Dinosaurs saw shorter days and longer years, says fossil shell study
Time isn’t as constant as we might think. The Earth’s rotation is changing, which affects how many hours are in a day and how many days in a year. Now palaeontologists have managed to precisely measure how long days and years were back in the age of the dinosaurs – and it’s all thanks to a humble mollusk fossil.
Our everyday experience of time sounds simple enough: A day is one full rotation of the Earth on its axis, while a year is one full lap of the Sun. But those things don’t always take the same amount of time – astronomical factors are messing them up.
Although it sometimes feels like days pass faster as we get older and busier, it’s well documented that days are actually getting longer – though not by much. In fact, today will be roughly 1.8 milliseconds longer than this same day 100 years ago. That’s because the Moon is moving away from Earth at a rate of about 3.8 cm (1.5 in) per year, and the changing tidal forces are slowing down the speed of the Earth’s rotation. And a slower rotation, of course, means a longer day.
Previous studies have shown that about 1.4 billion years ago, a day lasted just 18 hours. That’s because the Moon was closer, making the Earth spin faster.
On the new study, the team was able to precisely measure the length of a day much later – about 70 million years ago. This was right at the height of the dinosaurs’ reign, 5 million years before the cataclysm that wiped out roughly three quarters of life on Earth.
Specifically, the team determined that at that time, a day was only 23.5 hours long. And because each day was half an hour shorter, more days could fit into one year – there were 372 days in a year back then, making it one week “longer” than we’re used to.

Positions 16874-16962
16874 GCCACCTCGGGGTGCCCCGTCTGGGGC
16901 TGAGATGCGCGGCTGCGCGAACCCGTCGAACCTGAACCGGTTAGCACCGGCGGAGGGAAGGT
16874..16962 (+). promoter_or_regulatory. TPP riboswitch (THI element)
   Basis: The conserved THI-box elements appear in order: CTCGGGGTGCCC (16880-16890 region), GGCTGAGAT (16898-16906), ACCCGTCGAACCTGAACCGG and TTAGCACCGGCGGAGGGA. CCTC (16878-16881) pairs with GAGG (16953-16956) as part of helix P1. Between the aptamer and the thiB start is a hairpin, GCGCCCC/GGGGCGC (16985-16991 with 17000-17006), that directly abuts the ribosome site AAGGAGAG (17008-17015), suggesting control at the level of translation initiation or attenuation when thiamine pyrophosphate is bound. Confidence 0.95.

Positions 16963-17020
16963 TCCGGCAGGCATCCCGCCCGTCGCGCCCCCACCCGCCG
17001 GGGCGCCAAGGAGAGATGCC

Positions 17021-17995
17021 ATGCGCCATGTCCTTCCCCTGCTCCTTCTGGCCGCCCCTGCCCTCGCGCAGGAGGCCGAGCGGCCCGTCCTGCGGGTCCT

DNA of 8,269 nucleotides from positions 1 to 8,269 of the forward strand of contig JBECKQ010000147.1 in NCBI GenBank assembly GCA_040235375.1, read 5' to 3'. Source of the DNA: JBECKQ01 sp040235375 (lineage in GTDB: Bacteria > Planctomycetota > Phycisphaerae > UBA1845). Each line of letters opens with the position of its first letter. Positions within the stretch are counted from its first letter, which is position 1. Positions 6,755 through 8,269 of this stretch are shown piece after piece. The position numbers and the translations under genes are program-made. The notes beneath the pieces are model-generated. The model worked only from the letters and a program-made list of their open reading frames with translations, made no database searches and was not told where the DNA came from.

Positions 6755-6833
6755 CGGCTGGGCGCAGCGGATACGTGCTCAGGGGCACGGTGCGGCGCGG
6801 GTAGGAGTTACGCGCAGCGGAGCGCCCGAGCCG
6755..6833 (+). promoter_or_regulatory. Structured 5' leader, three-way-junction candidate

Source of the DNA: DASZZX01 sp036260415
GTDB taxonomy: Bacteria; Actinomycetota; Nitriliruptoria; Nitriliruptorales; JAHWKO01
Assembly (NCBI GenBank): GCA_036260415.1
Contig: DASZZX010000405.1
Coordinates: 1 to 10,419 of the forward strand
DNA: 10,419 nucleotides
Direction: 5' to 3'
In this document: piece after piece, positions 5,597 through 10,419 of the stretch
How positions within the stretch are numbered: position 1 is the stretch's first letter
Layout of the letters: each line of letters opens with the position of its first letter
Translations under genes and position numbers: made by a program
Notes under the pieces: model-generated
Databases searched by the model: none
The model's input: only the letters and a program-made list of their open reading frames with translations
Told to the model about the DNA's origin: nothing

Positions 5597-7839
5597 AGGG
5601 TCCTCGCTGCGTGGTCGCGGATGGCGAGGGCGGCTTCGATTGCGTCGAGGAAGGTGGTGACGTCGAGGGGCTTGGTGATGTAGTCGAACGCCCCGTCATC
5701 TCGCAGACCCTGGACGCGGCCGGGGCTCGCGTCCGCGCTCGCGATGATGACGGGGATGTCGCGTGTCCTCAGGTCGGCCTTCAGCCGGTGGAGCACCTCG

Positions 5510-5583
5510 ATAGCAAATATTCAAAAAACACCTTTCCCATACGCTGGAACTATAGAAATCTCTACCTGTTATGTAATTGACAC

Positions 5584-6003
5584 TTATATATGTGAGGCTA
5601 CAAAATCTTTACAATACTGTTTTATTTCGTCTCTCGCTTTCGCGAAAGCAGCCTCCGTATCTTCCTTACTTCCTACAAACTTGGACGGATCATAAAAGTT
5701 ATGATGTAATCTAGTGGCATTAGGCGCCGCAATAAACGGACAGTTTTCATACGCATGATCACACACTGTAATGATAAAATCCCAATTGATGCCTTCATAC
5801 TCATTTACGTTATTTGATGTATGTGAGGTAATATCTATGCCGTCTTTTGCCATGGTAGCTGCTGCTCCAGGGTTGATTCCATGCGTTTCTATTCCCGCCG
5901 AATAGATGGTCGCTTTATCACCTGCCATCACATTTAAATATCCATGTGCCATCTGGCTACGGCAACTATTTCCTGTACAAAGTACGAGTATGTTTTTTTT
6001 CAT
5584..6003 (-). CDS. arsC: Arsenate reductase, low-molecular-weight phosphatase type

So how did the scientists figure this out? By studying a fast-growing, ancient mollusk. Torreites sanchezi is an extinct species of bivalve, a clam-like creature that lived in the oceans right up until that history-changing asteroid struck.
These things grew extremely quickly, adding several new calcite layers to their shells per day. Scientists can study these growth rings to get clues about the environment the mollusk at each stage. It’s similar to trees or layers of rock in the ground, but instead of years or millennia, the changes occur over mere hours.
“We have about four to five datapoints per day, and this is something that you almost never get in geological history,” says Niels de Winter, lead author of the study. “We can basically look at a day 70 million years ago. It’s pretty amazing.”
The team focused the study on one particular specimen, which appeared to live for about nine years in a shallow tropical seabed. They used a laser to take tiny samples of the shell, and analyzed the trace elements found inside. This told them about the temperature and chemistry of the water that the bivalve lived in, and how that changed over time.
The analysis showed that the composition of the shell changed layer by layer, and it grew faster during daylight hours than at night. The researchers were able to see groups of layers that repeated in clear patterns, which indicated changing seasons. By carefully counting these layers, the team determined that there were 372 days in each yearly cycle.
They also discovered some more details about the kind of world these creatures lived in. For example, the oceans reached temperatures of up to 40 °C (104 °F) in summer and 30 °C (86 °F) in winter. That’s obviously much warmer than they are now, but it’s even warmer than previously thought for the time.
The research was published in the journal Paleoceanography and Paleoclimatology.
Source: American Geophysical Union